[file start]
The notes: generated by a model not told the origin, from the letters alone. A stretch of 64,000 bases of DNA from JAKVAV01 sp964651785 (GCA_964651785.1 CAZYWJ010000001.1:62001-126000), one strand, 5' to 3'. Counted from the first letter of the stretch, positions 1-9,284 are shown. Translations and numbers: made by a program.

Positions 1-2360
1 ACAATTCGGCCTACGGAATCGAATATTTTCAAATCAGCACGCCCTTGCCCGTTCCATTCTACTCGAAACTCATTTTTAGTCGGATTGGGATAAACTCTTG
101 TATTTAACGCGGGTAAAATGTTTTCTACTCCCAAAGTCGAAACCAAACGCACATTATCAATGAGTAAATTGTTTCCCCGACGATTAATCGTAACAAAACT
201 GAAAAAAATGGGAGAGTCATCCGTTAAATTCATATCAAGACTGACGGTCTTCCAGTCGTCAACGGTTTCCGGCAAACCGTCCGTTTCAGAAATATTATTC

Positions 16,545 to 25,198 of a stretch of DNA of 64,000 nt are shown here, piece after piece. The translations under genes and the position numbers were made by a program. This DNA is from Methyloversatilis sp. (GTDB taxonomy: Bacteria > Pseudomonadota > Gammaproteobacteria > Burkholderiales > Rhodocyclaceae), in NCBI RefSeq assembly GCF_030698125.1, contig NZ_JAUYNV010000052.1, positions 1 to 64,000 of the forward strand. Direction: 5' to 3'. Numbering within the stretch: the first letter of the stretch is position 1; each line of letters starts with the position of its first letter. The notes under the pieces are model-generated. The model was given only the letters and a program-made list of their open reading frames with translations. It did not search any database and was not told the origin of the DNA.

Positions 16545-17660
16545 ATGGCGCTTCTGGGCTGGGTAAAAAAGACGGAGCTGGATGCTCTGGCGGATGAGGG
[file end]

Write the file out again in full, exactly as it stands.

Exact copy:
The notes: generated by a model not told the origin, from the letters alone. A stretch of 64,000 bases of DNA from JAKVAV01 sp964651785 (GCA_964651785.1 CAZYWJ010000001.1:62001-126000), one strand, 5' to 3'. Counted from the first letter of the stretch, positions 1-9,284 are shown. Translations and numbers: made by a program.

Positions 1-2360
1 ACAATTCGGCCTACGGAATCGAATATTTTCAAATCAGCACGCCCTTGCCCGTTCCATTCTACTCGAAACTCATTTTTAGTCGGATTGGGATAAACTCTTG
101 TATTTAACGCGGGTAAAATGTTTTCTACTCCCAAAGTCGAAACCAAACGCACATTATCAATGAGTAAATTGTTTCCCCGACGATTAATCGTAACAAAACT
201 GAAAAAAATGGGAGAGTCATCCGTTAAATTCATATCAAGACTGACGGTCTTCCAGTCGTCAACGGTTTCCGGCAAACCGTCCGTTTCAGAAATATTATTC

Positions 16,545 to 25,198 of a stretch of DNA of 64,000 nt are shown here, piece after piece. The translations under genes and the position numbers were made by a program. This DNA is from Methyloversatilis sp. (GTDB taxonomy: Bacteria > Pseudomonadota > Gammaproteobacteria > Burkholderiales > Rhodocyclaceae), in NCBI RefSeq assembly GCF_030698125.1, contig NZ_JAUYNV010000052.1, positions 1 to 64,000 of the forward strand. Direction: 5' to 3'. Numbering within the stretch: the first letter of the stretch is position 1; each line of letters starts with the position of its first letter. The notes under the pieces are model-generated. The model was given only the letters and a program-made list of their open reading frames with translations. It did not search any database and was not told the origin of the DNA.

Positions 16545-17660
16545 ATGGCGCTTCTGGGCTGGGTAAAAAAGACGGAGCTGGATGCTCTGGCGGATGAGGG